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Archive for August 2010

Miss Sixty Judge Calls for Improved Insolvency Practitioner Regulation

In July, I suggested there should be an urgent review of how insolvency practitioners (IPs) are regulated and following a high-profile complaint by a judge it has become evident there are many others who share this opinion. Earlier this month, during an appeal against a Company Voluntary Agreement (CVA) for Sixty UK – owners of…

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Portsmouth Defeat HMRC in Landmark Legal Case

As I mentioned in an earlier blog, the reason most football clubs are facing financial difficulties is simple: their expenses exceed their income. Portsmouth FC are no exception and currently facing an uphill struggle to remain solvent. However, their battle became a little easier earlier this month after a high court judge rejected claims by…

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Rise in businesses surviving the recession? Load of rubbish!

The British Government is perhaps one of the biggest costs to UK plc. During the 2007 bank bailout, Her Majesty’s Treasury turned the banks’ private debt into a public liability. Suddenly, billions of pounds went from private to public ownership as the banks’ debt was transferred into the Government’s account. The Treasury is owned by…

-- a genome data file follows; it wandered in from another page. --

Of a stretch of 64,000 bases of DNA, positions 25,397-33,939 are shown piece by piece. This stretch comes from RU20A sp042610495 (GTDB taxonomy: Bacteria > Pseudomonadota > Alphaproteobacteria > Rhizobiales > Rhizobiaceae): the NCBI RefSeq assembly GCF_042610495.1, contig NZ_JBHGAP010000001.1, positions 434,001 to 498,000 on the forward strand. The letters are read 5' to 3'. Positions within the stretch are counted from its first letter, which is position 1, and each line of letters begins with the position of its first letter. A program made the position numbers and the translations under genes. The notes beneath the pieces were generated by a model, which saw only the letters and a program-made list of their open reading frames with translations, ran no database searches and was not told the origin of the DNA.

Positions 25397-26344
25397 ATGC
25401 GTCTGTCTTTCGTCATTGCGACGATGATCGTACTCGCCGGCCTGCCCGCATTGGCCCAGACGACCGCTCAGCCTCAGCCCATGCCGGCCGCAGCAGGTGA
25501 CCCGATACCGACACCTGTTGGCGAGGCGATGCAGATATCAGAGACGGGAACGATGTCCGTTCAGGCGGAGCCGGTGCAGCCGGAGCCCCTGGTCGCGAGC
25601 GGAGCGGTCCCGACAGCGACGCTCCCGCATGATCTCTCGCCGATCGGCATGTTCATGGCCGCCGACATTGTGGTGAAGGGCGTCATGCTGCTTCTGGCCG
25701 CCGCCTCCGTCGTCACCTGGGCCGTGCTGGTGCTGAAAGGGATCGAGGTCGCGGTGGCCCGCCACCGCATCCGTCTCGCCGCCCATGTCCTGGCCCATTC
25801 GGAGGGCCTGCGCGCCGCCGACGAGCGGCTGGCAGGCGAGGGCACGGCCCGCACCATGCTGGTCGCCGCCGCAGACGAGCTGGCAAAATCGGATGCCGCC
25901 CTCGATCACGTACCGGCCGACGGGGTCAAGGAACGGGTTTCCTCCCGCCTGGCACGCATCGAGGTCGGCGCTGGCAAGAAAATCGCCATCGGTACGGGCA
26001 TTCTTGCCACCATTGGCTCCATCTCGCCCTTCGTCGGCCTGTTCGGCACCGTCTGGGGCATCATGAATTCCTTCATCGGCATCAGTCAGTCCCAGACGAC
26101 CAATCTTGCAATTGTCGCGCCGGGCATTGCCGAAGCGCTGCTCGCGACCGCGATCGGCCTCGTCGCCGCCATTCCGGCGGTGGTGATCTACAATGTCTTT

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What is an Insolvency Practitioner?

An insolvency practitioner (IP) has several roles and under the Insolvency Act 1986 can act as a liquidator, administrator, nominee and supervisor in matters relating to bankruptcy. They are authorised by the Secretary of State for Trade & Industry, the Insolvency Practitioners Association (IPA) or one of the other bodies recognised under the Insolvency Act.…

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How Do You Protect Yourself as a Director When Your Company Has Been Liquidated?

After a company is liquidated either through a Creditors Voluntary Liquidation (CVL) or compulsorily winding up by the court, the actions of the directors during the previous 12 months usually come under  careful  scrutiny. If the liquidator (or official receiver) believes the director(s) in question did not act in accordance with their duties, they can…

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How Do You Issue a Winding Up Petition?

A Winding Up Petition (WUP) is the most serious action that can be taken against a company and usually is only issued if a creditor is determined to recover an undisputed debt or put the company out of business because the debtor company is believed to be insolvent. The creditor will issue a statutory demand,…

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